Magazine article Black Issues in Higher Education

In Search of the Most Effective Education

Magazine article Black Issues in Higher Education

In Search of the Most Effective Education

Article excerpt

How do we ensure that students, particularly students of color, get the best education possible? From standardized testing to teacher education, there are ongoing debates about who and what most affects a student's achievement. And how do we best measure students' progress over the years? Do we compare them to their peers or just to themselves?

Trumping "every other variable, including that dreaded triumvirate of race, class and poverty," writes Kendra Hamilton in her article "Banking on the Future," the quality of the teacher has the single greatest impact on student achievement. Carnegie Corporation has found this to be true, which is why they are targeting pre-service teacher education in "Teachers for a New Era." They have selected New York's Bank Street College of Education, along with three other universities, to participate in this three-year initiative.

Bank Street College's School for Children has long been a national leader in developing early childhood programs, "best practices" models, research and technology. The college is able to use the school to apply all of the "best practices" to see what works in a real-live classroom. However, Bank Street and Carnegie Corporation hope to take "what works" beyond the college's School for Children and replicate this model for other institutions. Both the college and its grantor believe that the results of the three-year initiative could produce truly outstanding teachers - on a consistent basis.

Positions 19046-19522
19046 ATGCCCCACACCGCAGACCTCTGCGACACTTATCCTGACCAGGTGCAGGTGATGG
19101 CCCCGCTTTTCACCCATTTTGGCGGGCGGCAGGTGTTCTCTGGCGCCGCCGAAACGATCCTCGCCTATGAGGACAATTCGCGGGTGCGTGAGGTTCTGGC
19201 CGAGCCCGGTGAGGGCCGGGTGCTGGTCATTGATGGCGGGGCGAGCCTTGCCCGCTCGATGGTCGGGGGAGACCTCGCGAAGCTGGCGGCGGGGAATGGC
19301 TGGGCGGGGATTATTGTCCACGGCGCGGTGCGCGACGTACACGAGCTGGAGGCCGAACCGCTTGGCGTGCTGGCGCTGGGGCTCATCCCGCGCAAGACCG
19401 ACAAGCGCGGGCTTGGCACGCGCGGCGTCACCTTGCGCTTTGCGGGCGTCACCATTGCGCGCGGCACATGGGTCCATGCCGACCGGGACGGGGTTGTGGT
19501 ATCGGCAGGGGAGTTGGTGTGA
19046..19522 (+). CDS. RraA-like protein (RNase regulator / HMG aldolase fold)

We go from secondary to postsecondary education in Kristina Lane's and Ronald Roach's articles on the trend of some community colleges to offer baccalaureate degrees.

Kristina's article entitled "Community Colleges' New Foray," looks at this trend's popularity over the last decade. She writes that the sheer number of community colleges that have sought and won baccalaureate certification in recent years suggests that the phenomenon is gaining momentum. Some proponents of the movement say it's an issue of supply and demand. For example, some community colleges are located in rural communities. Residents would have to commute hundreds of miles to attend the nearest four-year institution. Therefore, community colleges must adapt their offerings to fill the void. …

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